Posted: Fri 26th May 2023

Council rakes in over £200,000 as thousands of drivers fined for Chester bus lane offences

News and Info from Deeside, Flintshire, North Wales
This article is old - Published: Friday, May 26th, 2023

More than 7,000 fines were dished out to motorists for driving in bus lanes in Cheshire West and Chester last year, raising more than £200,000 for council coffers.

Figures published online in response to a Freedom of Information (FOI) request revealed that in the financial year 2021-22, a  total of 7,236 penalty charge notices (PCNs) were issued to motorists who had driven in restricted bus lanes.

The council uses automatic number plate recognition (ANPR) software to enforce strict bus lane restrictions, with fines of up to £70 being issued to anyone caught breaking the rules – although that figure is halved if paid within 21 days.

The FOI revealed that in the year 2021-22, the PCN income generated for the council came to £235,607. The authority said the money raised goes back into enforcement, with any leftover cash going towards highways and public transport improvements.

The measures were first introduced in 2019, with the police having been responsible for enforcement in previous years.

According to the council, ANPR bus lane cameras are currently in force in five locations in Chester, at:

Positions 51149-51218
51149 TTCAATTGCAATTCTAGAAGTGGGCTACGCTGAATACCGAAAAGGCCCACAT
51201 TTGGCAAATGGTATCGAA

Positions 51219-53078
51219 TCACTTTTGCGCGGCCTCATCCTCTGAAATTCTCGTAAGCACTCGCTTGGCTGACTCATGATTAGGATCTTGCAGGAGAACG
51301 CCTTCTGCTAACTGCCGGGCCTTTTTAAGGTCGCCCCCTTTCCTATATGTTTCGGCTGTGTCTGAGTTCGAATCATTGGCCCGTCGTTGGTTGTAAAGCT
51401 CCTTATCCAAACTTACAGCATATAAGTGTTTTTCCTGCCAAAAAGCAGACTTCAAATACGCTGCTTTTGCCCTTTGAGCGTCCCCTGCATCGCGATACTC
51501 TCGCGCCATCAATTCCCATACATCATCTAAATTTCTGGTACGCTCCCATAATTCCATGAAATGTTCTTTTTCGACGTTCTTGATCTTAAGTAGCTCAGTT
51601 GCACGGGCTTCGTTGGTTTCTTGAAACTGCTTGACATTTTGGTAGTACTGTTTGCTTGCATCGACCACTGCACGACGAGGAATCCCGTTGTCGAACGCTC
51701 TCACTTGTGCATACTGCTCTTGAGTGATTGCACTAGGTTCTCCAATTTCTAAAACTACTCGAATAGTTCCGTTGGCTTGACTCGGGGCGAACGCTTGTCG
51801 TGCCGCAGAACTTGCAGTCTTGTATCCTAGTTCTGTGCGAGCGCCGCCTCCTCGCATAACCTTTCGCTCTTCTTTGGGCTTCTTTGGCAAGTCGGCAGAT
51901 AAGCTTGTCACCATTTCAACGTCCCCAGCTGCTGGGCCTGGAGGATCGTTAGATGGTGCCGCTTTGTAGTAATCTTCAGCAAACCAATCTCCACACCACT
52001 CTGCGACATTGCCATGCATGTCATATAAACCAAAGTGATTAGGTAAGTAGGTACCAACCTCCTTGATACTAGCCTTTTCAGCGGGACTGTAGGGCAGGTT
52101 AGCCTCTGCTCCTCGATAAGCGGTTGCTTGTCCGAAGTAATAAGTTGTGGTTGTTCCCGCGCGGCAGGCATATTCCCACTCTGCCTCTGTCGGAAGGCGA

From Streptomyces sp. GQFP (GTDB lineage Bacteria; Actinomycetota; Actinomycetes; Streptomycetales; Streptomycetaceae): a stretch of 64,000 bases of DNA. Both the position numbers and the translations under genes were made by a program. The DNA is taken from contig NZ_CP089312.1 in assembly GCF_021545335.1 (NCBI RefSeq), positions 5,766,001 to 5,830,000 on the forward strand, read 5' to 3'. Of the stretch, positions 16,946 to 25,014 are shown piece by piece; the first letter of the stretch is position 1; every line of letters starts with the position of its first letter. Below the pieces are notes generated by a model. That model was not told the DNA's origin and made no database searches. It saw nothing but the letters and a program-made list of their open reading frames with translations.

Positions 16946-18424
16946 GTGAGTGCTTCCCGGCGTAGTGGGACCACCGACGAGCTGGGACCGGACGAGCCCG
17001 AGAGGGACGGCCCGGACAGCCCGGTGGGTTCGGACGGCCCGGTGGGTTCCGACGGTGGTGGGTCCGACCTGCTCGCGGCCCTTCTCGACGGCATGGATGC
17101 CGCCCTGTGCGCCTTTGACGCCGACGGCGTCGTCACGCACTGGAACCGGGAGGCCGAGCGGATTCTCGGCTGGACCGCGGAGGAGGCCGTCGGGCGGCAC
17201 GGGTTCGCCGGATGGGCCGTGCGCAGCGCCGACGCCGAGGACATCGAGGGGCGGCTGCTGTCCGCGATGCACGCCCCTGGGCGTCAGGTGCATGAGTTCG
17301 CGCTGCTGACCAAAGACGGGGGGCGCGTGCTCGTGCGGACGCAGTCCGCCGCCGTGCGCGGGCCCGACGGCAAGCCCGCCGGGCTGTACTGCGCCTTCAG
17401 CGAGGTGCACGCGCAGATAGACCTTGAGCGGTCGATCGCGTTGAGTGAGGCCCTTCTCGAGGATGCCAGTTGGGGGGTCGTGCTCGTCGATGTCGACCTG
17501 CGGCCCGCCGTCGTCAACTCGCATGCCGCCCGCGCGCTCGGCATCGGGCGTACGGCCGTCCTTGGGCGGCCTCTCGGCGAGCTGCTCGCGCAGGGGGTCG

• Wrexham Road
  • Hough Green
  • Upper Northgate Street
  • The Chester Bus Interchange access road from St Oswald’s Way
  • Sealand Road

The restrictions are in operation 24 hours a day, including Bank Holidays.

Councillor Karen Shore, Cabinet Member for Environment, Transport and Highways, said: “The benefits of bus lanes are they increase the reliability of bus services, improve bus passenger journey times, encourage use of public transport and provide a safer lane for cyclists.

“The income from PCNs pays the cost of enforcement. This includes the costs of employing the ANPR camera operators, the administrative staff involved in processing and collecting the penalties, maintenance of signs and lines and other associated costs.

“Any surplus remaining after deduction of costs goes towards measures to improve public transport or other highway associated improvements.”

When the scheme was launched the maximum fine was £60, but this was increased by £10 last year due to new national legislation.

 

By Mark Smith – Local Democracy Reporter

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